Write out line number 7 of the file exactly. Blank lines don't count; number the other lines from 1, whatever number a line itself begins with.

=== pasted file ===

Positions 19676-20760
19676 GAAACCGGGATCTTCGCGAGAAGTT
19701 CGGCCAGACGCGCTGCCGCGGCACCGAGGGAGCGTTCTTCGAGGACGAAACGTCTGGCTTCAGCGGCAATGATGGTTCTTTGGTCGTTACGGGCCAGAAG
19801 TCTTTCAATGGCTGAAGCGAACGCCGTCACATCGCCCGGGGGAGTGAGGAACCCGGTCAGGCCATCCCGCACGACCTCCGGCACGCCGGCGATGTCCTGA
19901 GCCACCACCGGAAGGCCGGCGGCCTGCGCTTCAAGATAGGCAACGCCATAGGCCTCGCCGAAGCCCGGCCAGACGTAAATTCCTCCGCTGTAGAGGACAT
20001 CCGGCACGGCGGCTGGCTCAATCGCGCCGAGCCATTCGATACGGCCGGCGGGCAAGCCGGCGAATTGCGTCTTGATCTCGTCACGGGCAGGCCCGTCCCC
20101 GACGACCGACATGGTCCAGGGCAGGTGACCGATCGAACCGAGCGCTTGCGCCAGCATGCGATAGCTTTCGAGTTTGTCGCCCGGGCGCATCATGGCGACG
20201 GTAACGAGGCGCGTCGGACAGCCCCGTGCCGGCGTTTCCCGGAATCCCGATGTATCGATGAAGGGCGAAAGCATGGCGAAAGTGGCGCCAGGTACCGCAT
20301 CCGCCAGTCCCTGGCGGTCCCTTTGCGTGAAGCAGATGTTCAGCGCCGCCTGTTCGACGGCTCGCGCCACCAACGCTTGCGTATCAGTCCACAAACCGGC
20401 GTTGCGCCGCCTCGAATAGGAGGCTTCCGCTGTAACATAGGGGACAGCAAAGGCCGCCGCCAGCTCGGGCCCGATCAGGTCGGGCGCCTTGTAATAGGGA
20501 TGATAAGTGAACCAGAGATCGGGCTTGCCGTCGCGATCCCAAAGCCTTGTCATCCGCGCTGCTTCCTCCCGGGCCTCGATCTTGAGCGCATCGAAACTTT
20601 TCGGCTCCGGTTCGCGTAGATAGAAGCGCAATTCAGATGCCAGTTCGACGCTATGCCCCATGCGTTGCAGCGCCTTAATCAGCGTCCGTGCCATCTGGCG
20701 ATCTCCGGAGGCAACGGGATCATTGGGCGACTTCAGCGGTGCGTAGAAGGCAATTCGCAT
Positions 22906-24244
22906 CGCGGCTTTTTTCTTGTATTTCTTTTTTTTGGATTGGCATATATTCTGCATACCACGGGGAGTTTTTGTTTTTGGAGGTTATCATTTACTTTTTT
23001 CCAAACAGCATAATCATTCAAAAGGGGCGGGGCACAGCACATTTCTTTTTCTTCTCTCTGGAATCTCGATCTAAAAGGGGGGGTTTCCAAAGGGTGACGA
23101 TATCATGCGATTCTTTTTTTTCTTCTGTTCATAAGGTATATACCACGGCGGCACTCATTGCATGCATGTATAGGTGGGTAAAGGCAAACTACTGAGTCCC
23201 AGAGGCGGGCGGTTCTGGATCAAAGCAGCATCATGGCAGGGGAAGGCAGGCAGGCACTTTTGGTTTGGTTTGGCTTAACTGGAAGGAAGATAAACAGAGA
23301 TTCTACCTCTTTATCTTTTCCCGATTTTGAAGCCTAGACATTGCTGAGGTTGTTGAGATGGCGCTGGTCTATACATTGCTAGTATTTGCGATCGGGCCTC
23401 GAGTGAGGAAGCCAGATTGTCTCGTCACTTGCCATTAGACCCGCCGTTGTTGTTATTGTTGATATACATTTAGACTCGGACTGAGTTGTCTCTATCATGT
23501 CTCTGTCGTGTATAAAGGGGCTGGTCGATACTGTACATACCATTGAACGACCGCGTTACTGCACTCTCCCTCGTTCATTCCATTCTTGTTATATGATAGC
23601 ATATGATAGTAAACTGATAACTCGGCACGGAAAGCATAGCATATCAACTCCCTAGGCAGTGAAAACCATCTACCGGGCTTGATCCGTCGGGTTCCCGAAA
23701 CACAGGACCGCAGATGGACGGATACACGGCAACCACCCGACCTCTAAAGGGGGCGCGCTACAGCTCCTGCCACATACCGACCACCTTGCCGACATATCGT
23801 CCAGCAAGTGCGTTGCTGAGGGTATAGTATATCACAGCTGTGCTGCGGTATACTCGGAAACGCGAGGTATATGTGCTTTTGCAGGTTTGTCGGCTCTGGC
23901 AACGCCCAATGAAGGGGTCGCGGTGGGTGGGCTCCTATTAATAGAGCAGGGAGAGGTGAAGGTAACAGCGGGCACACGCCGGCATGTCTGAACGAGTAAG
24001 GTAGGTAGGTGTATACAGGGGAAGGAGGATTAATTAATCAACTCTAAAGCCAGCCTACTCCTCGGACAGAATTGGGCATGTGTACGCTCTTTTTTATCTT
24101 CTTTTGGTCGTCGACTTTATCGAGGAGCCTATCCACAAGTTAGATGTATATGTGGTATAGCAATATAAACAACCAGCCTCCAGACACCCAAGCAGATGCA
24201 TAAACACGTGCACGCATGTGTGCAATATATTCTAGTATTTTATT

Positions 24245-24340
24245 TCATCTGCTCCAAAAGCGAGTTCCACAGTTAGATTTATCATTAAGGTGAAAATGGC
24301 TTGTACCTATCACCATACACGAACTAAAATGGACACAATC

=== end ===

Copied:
20101 GACGACCGACATGGTCCAGGGCAGGTGACCGATCGAACCGAGCGCTTGCGCCAGCATGCGATAGCTTTCGAGTTTGTCGCCCGGGCGCATCATGGCGACG